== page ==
And so it is that for the first time ever, I am preparing a Thanksgiving feast on the fourth Thursday in November. I’m all for celebrations of gratitude, particularly as we do have so much to be grateful for, and this is a great way to celebrate our family history too. So as well as giving thanks, we’ll raise a glass to Francis Eaton, Isaac Corman and William Henry Harrison - and to the wonderful tapestry of nationalities that makes up our very happy family.


Wishing you and yours the Happiest of Thanksgivings!

Tuesday, November 23, 2010

Monday and Tuesday on The 21st Century Housewife


There's already lots happening this week on The 21st Century Housewife!  

Please click here for the latest edition of Monday Musings.

And here is another yummy recipe.

Grandma's Garlic Bread



Friday, November 19, 2010

A Delicious New Bread Recipe



To see the yummy Apple Cinnamon Raisin bread recipe I shared with many of the Friday blog hops and recipe exchanges, please click here

Wednesday, November 17, 2010

What's Happening Back At The 21st Century Housewife

You can catch up with what's been happening on my main site by clicking on the links below.


Enter my latest CSN Stores Giveaway for an $85 (or £60) Gift Certificate - Hurry, closing date for entries is Thursday! 


For a yummy Meatless Monday Recipe, please click on the link below the picture.


My Vegetarian Chili

And to see the latest Monday Musings vlog, please click here.


For a recipe for a British classic, please click on the link below.


Shepherd's Pie
And check out the last few days of Autumn in my garden by clicking here.



Hope you are having a great week!

Monday, November 15, 2010

A Dickens of a Christmas CSN Stores Giveaway



The holiday season is fast approaching and CSN Stores can help you to have your home ready for all the wonderful celebrations to come. From ceiling lights to furniture, home improvement to kitchen equipment, CSN Stores have everything you need to be sure that you and your home are ready for the festive season.

The lovely folks at CSN Stores are sponsoring a giveaway here on The 21st Century Housewife in honour of A Dickens of A Christmas, giving away an $85 gift certificate (or £60 gift certificate for a UK winner) to be used on any of their online stores. That could be a great help towards getting your home ready for the holidays, or even to give you a head start on your Christmas shopping!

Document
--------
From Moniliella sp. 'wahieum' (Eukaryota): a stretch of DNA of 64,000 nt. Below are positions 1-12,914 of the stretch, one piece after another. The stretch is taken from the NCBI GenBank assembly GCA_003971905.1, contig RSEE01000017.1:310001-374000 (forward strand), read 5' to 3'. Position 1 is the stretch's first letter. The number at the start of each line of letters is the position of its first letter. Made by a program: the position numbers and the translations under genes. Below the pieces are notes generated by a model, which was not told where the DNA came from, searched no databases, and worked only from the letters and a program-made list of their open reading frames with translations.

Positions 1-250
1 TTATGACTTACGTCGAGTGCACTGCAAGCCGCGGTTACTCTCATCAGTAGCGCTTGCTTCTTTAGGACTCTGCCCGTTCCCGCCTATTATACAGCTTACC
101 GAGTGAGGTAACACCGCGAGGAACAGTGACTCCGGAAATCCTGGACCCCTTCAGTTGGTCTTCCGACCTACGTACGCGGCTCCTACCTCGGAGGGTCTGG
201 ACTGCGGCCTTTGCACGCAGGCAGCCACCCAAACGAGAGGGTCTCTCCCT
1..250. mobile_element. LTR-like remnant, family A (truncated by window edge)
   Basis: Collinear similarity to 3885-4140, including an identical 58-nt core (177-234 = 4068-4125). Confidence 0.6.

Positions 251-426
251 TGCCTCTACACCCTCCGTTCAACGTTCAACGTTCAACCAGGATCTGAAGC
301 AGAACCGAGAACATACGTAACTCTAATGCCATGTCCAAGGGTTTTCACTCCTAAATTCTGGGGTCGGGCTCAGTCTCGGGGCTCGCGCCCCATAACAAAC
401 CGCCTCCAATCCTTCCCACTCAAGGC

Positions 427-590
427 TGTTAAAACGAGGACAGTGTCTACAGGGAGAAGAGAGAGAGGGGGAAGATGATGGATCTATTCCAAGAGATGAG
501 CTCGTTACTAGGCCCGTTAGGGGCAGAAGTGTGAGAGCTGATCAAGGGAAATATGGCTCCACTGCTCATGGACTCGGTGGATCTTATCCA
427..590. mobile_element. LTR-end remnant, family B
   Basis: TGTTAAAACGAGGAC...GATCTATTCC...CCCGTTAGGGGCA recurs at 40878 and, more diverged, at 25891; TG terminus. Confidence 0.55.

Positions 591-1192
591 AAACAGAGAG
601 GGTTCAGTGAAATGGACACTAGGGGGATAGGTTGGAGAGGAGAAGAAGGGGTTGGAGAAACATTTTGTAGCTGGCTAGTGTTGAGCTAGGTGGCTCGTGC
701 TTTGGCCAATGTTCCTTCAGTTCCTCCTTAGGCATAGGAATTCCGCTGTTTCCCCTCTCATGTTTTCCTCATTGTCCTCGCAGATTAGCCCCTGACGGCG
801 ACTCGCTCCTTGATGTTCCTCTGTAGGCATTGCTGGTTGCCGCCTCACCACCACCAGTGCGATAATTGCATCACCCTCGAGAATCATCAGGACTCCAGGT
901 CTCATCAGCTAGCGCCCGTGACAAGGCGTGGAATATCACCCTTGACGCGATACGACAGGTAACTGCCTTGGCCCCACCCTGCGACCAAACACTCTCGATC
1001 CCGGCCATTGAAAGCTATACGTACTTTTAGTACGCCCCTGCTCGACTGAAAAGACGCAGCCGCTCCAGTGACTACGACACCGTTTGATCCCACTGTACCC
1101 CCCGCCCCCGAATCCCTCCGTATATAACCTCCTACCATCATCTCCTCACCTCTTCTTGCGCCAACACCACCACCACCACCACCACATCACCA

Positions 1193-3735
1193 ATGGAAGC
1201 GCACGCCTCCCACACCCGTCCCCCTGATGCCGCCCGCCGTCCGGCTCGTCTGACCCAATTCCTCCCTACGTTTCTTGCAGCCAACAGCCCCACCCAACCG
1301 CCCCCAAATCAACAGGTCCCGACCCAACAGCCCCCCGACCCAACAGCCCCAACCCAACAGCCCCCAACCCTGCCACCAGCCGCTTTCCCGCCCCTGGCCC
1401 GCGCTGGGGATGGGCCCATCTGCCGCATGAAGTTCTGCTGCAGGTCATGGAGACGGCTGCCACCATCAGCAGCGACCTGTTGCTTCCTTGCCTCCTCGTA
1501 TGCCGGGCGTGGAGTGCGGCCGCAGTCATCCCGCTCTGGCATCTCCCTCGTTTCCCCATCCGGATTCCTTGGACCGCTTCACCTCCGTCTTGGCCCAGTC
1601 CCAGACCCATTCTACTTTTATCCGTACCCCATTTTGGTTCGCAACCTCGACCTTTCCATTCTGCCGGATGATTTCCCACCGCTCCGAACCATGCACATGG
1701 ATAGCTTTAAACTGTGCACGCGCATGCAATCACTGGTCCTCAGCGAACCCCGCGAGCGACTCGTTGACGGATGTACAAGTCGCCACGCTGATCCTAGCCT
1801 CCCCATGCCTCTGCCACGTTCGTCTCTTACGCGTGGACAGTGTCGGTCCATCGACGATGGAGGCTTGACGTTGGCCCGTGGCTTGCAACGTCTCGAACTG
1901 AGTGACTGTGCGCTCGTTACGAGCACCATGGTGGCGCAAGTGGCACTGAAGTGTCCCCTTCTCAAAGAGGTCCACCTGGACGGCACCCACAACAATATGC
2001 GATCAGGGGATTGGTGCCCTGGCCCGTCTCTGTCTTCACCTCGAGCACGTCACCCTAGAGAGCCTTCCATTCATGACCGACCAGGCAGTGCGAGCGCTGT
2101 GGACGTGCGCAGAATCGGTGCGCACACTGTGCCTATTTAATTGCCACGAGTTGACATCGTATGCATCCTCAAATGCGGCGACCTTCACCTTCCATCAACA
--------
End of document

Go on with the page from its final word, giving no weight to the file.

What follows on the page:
It’s easy to enter. You can follow me on Twitter or “Like” the new 21st Century Housewife page on Facebook by clicking on the buttons over on the right or comment on this post. Be sure to let me know in the comments if you have followed on Twitter or ‘Liked’ on Facebook as each counts as a separate entry. In other words, you can enter up to three times.

Hurry and get your entries in as the contest closes this Thursday 19th November. The winner will be announced on Friday, in plenty of time for the winner to get a head start on all that holiday shopping!

Don’t forget to check out the other A Dickens of a Christmas links below and kick off your holiday season in classic Victorian style!


Thursday, November 11, 2010

What's Been Happening At The 21st Century Housewife

Meanwhile, back at the main site...there's been lots going on. Here's some links to help you catch up but before I share them, I've got some news. The 21st Century Housewife now has it's own Facebook page.  It just went up yesterday, and I'd love it if you'd "Like" it :)




Plus, there's Monday Musings Volume 3 

Click here for links to all the sites and links I mentioned.


I wrote a post for Remembrance Day called Lest We Forget.


I published my first post for A Dickens of a Christmas - Traditional Victorian Christmas Pudding.



There's also a recipe for 
Easy Spanish Chicken
And a review of the beautiful and historic


Breadsall Priory
Hope you are having a great week! Watch this space for a review of my visit to the Country Living Christmas Fair and Masterchef Live as well as more recipes and inspiration!





Monday, November 08, 2010